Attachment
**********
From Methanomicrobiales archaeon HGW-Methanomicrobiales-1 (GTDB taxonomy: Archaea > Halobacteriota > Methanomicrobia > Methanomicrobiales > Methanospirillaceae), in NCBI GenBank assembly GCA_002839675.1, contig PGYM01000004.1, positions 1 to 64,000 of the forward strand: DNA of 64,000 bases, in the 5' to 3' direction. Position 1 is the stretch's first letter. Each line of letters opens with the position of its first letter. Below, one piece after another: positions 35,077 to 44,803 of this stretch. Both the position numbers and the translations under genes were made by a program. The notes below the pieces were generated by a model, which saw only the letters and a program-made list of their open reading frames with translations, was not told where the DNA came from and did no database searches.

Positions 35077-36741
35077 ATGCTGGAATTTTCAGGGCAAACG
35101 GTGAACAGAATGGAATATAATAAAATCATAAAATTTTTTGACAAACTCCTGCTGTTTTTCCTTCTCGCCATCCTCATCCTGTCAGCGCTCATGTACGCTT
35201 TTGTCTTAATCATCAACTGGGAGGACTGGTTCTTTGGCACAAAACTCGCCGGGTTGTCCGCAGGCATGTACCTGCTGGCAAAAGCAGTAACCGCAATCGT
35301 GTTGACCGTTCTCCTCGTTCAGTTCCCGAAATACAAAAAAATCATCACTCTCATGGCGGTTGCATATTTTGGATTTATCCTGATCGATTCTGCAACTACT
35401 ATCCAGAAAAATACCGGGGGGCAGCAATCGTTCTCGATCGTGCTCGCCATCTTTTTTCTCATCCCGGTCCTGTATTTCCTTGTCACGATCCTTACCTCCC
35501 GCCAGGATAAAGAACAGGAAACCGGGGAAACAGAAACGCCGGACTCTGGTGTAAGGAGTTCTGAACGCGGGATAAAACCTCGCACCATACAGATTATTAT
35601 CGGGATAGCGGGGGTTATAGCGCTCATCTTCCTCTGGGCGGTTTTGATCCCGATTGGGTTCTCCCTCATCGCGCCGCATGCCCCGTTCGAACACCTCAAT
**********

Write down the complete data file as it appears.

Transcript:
From Methanomicrobiales archaeon HGW-Methanomicrobiales-1 (GTDB taxonomy: Archaea > Halobacteriota > Methanomicrobia > Methanomicrobiales > Methanospirillaceae), in NCBI GenBank assembly GCA_002839675.1, contig PGYM01000004.1, positions 1 to 64,000 of the forward strand: DNA of 64,000 bases, in the 5' to 3' direction. Position 1 is the stretch's first letter. Each line of letters opens with the position of its first letter. Below, one piece after another: positions 35,077 to 44,803 of this stretch. Both the position numbers and the translations under genes were made by a program. The notes below the pieces were generated by a model, which saw only the letters and a program-made list of their open reading frames with translations, was not told where the DNA came from and did no database searches.

Positions 35077-36741
35077 ATGCTGGAATTTTCAGGGCAAACG
35101 GTGAACAGAATGGAATATAATAAAATCATAAAATTTTTTGACAAACTCCTGCTGTTTTTCCTTCTCGCCATCCTCATCCTGTCAGCGCTCATGTACGCTT
35201 TTGTCTTAATCATCAACTGGGAGGACTGGTTCTTTGGCACAAAACTCGCCGGGTTGTCCGCAGGCATGTACCTGCTGGCAAAAGCAGTAACCGCAATCGT
35301 GTTGACCGTTCTCCTCGTTCAGTTCCCGAAATACAAAAAAATCATCACTCTCATGGCGGTTGCATATTTTGGATTTATCCTGATCGATTCTGCAACTACT
35401 ATCCAGAAAAATACCGGGGGGCAGCAATCGTTCTCGATCGTGCTCGCCATCTTTTTTCTCATCCCGGTCCTGTATTTCCTTGTCACGATCCTTACCTCCC
35501 GCCAGGATAAAGAACAGGAAACCGGGGAAACAGAAACGCCGGACTCTGGTGTAAGGAGTTCTGAACGCGGGATAAAACCTCGCACCATACAGATTATTAT
35601 CGGGATAGCGGGGGTTATAGCGCTCATCTTCCTCTGGGCGGTTTTGATCCCGATTGGGTTCTCCCTCATCGCGCCGCATGCCCCGTTCGAACACCTCAAT